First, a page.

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    UW basketball player investigation: Athletes need some education

    As a recent UW matter suggests, athletes could use some advice about relationships with young women they have just met. All young men, in fact, should check a woman's age before making certain moves.

    As kickoff approaches, I can’t wait to witness that timely public-service announcement during Super Bowl XLV in which some well-known jocks and other celebs appear in a series of close-ups, each stating a simple message:

    Unless you know for sure, ask for I.D. before you have sex. He or she may be underage and that might set you up for criminal charges, maybe even jail sentences. Card ‘em first, date ‘em later.”

    It’s a simple message that would have special resonance in Seattle and environs, where it’s been about a month since it was revealed that a University of Washington basketball player was being investigated for possibly having sex with a minor.

    But no such public-service announcement is planned amid the other commercials that will air with the typical mix of ads that either are or are intended to be humorous and/or avant garde.

    Friday (Feb. 4) it was announced by the King County prosecutor’s office that no felony charges will be made against the player, still unidentified publicly. The Seattle city-attorney’s office may charge the man for a misdemeanor of giving alcohol to a minor.

    The investigation of the alleged Jan. 8 incident involving a 16-year-old girl has consumed many observers. The case is believed by some to be responsible for the apparent malaise that has set in for the Husky basketball team, which has lost its recent three games.

    If so, that could be the least of the consequences, especially if the two apparent principals in the incident sustain ongoing legal or emotional problems.

    In a more enlightened world, nothing associated with an incident such as has been alleged would need to happen. If adult men and women could be persuaded to protect themselves and others simply by knowing the laws and asking for valid age identification, an effort could be underway to consign to antiquity the pejorative term “jail bait.”

    Obviously it wouldn’t eliminate adults having sex with children. But it could benefit those who unwittingly have sex with persons they believe to be much older than is claimed. Such is the opinion of a friend who, along with her criminal-defense-attorney colleagues, believes there would be much to gain by asking for I.D. before sexual liaisons.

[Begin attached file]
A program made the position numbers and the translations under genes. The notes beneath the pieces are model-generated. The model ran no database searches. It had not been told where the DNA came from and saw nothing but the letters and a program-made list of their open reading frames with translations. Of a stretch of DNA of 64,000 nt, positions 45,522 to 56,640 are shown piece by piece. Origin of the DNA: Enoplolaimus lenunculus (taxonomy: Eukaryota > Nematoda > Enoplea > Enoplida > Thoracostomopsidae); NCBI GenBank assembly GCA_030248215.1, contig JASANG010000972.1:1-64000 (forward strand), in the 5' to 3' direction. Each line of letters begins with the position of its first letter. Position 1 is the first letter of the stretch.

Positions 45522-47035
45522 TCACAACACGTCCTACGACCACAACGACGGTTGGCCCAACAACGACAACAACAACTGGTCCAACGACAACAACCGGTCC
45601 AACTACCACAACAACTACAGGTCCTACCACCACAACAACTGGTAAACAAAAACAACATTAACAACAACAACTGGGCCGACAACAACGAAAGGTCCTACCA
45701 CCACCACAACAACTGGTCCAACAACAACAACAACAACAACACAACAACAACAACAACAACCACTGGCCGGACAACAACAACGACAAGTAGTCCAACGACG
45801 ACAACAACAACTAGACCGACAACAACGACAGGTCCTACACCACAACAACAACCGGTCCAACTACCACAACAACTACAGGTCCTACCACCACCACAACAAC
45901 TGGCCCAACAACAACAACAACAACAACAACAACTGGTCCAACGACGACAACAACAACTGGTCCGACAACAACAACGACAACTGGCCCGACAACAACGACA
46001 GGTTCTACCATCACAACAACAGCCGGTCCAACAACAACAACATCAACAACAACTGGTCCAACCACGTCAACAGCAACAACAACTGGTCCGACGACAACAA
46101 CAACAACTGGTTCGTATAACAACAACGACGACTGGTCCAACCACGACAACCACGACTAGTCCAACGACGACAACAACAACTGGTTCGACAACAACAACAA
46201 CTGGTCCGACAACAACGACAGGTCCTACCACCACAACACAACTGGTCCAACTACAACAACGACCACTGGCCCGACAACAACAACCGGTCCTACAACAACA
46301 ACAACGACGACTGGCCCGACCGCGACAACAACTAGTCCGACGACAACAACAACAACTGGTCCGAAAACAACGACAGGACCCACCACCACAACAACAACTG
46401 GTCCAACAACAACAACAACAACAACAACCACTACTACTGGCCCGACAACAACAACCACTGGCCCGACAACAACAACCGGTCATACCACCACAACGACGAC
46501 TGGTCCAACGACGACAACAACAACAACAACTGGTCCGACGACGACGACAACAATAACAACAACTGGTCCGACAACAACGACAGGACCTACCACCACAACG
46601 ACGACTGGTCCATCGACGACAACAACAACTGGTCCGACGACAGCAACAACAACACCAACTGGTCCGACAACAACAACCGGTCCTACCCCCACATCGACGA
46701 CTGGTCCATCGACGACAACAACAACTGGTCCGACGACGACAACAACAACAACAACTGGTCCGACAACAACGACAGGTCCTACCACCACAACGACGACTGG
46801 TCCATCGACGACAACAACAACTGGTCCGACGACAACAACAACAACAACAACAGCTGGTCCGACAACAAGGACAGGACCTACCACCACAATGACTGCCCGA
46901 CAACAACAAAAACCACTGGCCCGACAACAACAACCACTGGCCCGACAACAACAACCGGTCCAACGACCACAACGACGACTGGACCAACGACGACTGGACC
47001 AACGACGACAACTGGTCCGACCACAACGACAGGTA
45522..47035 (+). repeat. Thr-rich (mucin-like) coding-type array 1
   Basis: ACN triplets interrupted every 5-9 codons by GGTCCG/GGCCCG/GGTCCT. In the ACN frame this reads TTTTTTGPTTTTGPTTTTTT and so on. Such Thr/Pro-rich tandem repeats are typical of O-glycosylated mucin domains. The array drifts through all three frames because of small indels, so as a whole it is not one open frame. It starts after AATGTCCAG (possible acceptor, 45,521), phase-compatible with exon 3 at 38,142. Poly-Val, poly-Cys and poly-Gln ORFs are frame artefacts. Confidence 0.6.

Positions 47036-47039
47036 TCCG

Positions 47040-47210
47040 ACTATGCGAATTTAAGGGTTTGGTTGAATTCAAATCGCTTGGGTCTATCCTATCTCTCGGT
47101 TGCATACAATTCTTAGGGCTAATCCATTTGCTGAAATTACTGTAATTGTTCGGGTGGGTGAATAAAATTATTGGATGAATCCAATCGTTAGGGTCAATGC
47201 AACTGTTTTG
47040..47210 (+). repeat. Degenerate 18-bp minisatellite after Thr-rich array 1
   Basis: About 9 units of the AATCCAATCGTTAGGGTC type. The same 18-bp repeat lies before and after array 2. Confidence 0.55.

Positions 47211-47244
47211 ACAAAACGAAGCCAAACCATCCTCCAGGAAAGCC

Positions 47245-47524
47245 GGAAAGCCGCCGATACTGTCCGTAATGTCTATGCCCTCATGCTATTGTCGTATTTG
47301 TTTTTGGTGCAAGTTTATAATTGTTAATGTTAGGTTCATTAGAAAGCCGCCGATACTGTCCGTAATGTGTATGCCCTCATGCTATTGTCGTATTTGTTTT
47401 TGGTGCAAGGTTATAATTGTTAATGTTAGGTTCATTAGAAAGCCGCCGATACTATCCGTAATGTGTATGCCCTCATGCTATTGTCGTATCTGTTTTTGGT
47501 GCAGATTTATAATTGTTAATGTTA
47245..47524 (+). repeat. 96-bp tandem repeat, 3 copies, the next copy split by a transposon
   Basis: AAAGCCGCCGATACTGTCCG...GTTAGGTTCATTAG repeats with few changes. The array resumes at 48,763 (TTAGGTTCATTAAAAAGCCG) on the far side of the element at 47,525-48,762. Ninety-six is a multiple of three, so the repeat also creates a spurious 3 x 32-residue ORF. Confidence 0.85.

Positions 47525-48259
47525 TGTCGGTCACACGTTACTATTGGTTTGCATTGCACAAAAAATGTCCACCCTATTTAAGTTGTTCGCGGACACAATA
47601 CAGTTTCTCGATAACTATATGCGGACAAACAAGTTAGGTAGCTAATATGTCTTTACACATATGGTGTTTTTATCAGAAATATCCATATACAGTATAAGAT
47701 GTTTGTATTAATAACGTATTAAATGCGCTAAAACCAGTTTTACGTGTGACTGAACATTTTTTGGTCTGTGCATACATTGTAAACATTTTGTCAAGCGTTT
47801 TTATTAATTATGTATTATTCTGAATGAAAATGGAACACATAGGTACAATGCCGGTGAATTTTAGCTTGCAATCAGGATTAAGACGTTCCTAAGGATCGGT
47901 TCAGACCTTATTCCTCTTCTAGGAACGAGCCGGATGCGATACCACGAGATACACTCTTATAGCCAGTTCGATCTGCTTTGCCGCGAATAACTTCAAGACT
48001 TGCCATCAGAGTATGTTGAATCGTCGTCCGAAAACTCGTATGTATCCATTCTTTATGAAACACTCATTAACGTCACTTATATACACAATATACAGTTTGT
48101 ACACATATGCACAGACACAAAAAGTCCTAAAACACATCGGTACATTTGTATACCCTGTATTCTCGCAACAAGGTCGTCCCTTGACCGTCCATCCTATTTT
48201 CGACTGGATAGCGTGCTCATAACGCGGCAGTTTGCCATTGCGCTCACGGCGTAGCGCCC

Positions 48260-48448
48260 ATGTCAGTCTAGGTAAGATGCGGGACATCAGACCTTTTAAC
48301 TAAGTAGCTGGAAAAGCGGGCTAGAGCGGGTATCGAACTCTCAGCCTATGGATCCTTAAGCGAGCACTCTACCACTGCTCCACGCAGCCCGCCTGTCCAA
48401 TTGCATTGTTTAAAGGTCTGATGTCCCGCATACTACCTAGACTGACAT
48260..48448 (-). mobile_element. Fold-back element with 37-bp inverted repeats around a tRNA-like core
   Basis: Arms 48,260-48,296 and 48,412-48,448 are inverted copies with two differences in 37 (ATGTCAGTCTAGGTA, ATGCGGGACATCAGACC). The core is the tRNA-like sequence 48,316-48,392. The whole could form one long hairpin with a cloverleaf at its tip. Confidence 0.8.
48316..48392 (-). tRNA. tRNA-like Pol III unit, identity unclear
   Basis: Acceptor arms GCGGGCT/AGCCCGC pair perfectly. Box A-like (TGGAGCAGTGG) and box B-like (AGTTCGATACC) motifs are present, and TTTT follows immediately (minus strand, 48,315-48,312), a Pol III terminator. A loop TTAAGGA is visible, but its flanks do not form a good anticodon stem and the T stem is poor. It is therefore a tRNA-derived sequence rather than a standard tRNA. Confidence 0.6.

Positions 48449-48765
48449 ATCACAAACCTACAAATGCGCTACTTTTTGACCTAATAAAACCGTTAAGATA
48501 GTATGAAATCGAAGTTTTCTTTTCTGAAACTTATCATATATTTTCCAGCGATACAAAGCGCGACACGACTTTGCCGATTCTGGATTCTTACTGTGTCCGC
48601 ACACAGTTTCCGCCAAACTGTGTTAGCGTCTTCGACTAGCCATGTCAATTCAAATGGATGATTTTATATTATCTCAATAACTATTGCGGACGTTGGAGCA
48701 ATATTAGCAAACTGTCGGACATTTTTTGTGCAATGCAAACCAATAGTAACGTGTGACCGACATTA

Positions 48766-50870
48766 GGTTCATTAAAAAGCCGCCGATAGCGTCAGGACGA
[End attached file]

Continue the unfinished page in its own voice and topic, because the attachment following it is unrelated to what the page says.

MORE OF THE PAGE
This isn’t, of course, to condone or make light of behavior such as that alleged in Seattle by the 16-year-old girl (and disputed by the adult male). Rather it’s to acknowledge that – gasp! – young people have sex and typically they don’t wait for someone else’s chronology to kick in. According to the Kinsey Institute, men lose their virginity on average at age 16.9; for women it’s age 17.4.

    But problems occur when trying to guess ages. Much has been cited about young people perennially looking or acting older. Inevitably social-messaging and other cultural phenomena have been blamed for precocious sexual activity among young people. But what’s new? The Elvis phenomenon was being similarly blamed more than half a century ago.

    The “card ‘em first, date ‘em later” public-service message some would support isn’t about a moral imperative. Instead it’s the simple acknowledgement that some – certainly not all – could spare themselves and others the legal, physical and emotional consequences of having sex with minors were a simple idea stated plainly by well-known persons who are admired. As such it’s no more radical an idea than appointing designated drivers or advocating using condoms.

    Here again, it won’t have happened during Super Bowl XLV. But maybe before the Roman numerals of the nation’s greatest secular spectacle advance much farther, someone will see the wisdom of not waiting another V, X, or L years before providing some vital prime-time advice.

    Since 1994 Senior Lecturer Mike Henderson, a veteran writer and editor for The Times, Post-Intelligencer, (Everett) Herald, Seattle Weekly and Crosscut, has been a member of the faculty of the University of Washington Department of Communication. He considers himself to be the only journalist ever to interview actor Gene Hackman inside San Quentin prison while wearing a pair of Hackman's pants. He can be reached at mikh48@hotmail.com.

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